'Covid has highlighted a greater need for spiritual care and remembrance'

First published on: 17th March 2021

Ruth Pryce, Chaplain at Liverpool Marie Curie Hospice shares her experience of the last year during the pandemic.

This last year at the Hospice has been both challenging and a huge privilege.

Before the first lockdown last March I was involved in the community supporting a young lady. We spent a lot of time together talking about her advanced care planning and her end of life wishes. She had thought a lot about this and had planned special days out with friends and family to help them make memories of time with her. Her funeral was to be a celebration of her life with different friends taking part.

She deteriorated quickly and came into the Hospice just after the first lockdown began, it soon became apparent that she would be unable to fulfill any of her wishes due to the strict Covid restrictions. This was exceedingly difficult for her family and friends especially as visiting rules were very restricted at that time.

Just before she died, she said to me “I feel as if my death will be insignificant, I will just be another number read out daily”

This conversation had a huge impact on me, it made me think that behind every number there is a person with family and friends, a person with their own life story. It also made me think that people are not just dying of Covid but many other diseases and illnesses and all should be remembered.

As a direct result of this conversation, I organised a photo collage in the Hospice reception, relatives and friends were invited to send in photos of their loved ones to be displayed.

This was a positive experience for many people, one lady said, “If it hadn’t been for Covid I would never have had the opportunity to display my Mum’s photo in the Hospice”.

Another family that made an impact on me was a family with four daughters. Their mum had come into the Hospice during lockdown to die. The visiting restriction at that time was two family members only at the end of life. The family had to decide which daughter would be able to come in with their dad. A hard decision for any family to make.

Members of our local community had knitted small red hearts for us to use at the Hospice. I was able to give each daughter a red heart along with one for their mum.

I spoke to one daughter after their mum died and she told me that her mum never let go of her heart and they buried her with it, she told me the red hearts had made each of them feel connected to their mum even though they could not physically be there, and that nearly a year later each daughter still has their heart beside their bed.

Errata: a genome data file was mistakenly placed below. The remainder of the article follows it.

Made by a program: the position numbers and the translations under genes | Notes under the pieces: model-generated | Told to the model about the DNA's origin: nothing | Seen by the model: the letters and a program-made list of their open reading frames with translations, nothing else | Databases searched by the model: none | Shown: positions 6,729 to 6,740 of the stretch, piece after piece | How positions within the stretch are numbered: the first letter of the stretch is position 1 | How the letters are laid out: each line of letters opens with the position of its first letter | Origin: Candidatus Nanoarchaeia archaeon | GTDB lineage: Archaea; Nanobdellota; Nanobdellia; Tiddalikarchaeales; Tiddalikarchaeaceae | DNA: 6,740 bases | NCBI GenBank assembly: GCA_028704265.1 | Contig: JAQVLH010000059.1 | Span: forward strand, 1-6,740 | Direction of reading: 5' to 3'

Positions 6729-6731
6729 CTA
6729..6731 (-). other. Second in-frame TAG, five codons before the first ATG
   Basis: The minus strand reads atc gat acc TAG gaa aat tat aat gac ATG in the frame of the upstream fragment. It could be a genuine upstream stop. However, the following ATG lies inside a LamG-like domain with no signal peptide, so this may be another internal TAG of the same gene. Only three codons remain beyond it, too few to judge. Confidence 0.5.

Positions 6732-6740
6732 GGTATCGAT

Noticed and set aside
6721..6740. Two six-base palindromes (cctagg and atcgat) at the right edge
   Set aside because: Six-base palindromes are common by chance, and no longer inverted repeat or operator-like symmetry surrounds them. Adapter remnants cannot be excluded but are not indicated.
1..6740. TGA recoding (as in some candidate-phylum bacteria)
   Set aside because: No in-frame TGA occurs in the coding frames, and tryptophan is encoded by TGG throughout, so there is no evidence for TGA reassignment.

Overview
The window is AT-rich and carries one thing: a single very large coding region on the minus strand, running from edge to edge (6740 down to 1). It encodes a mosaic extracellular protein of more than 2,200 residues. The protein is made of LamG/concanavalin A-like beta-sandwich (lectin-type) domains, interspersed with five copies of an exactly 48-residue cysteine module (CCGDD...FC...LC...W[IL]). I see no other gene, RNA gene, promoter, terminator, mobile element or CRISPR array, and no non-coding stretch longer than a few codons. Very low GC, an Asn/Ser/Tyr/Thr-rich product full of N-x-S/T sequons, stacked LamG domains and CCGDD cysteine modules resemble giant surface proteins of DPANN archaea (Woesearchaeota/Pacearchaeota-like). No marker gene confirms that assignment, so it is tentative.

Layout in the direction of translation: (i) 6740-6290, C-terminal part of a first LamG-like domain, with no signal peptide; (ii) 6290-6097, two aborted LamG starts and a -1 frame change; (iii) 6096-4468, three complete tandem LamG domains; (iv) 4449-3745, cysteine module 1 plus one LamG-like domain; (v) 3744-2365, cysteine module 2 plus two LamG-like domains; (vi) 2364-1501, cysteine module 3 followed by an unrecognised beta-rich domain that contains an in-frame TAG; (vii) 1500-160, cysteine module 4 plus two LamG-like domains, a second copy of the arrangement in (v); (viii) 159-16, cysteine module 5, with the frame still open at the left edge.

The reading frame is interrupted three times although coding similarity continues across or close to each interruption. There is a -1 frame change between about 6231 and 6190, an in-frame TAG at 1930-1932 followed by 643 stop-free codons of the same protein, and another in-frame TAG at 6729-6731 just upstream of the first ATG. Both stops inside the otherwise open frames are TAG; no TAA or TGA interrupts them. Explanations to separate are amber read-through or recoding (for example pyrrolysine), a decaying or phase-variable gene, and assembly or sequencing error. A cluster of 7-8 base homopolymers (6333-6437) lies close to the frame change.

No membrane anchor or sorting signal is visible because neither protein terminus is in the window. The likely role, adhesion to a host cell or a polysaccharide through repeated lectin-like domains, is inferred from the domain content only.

Covid has highlighted a greater need for spiritual care and remembrance, at a time when the usual comforts associated with end-of-life care have been stripped away.

Covid has made me think “outside the box”, discovering new ways of helping patients feel connected with their family and friends.

I have had to become more fluent in technology, assisting patients to keep in touch using an iPad. This has also been taken up by our day care services, providing virtual support to patients, relaxation classes, yoga, quizzes, and craft sessions.

I have rearranged the hospice chapel into “an escape” room. Providing a safe place for staff and patients to use when they need time out.

Staff wellbeing has been highlighted this last year, recognising the impact Covid along with the restrictions in the Hospice has had on all our staff, many of whom have worked throughout the pandemic. Some of my colleagues have dedicated their time to focus on this and have provided opportunities for staff to express how they are feeling, meditation sessions and leaving little treats on our desks or on the wards.

Although there have been many challenges this last year, there have also been many opportunities. As many patients have not had visitors, they have been even keener to talk to me and these conversations have led to us having in-depth discussions about their own faith and beliefs, on a couple of occasions this has resulted in the patient asking me to baptise them before they died.

One gentleman asked for Holy Communion before he died. He wanted this to be a shared experience with his wife, but sadly she could not be with him. I video called his wife and she took part in the service over the phone with us. When I did meet her when her husband was dying, she was so grateful for the experience I had given, and she said it would remain a constant comfort to her after his death.

Sadly, Covid won't end when restrictions are lifted, there is no doubt that many of the restrictions that have been in place at end-of-life care, are going to affect how people grieve. At the Hospice we offer bereavement support for children and adults who have been connected to Marie Curie.

Bereavement support has continued throughout the pandemic. The usual way of face-to-face support had to be put on hold due to restrictions, but recognising the need especially during these unprecedented times, support has continued via telephone or online.

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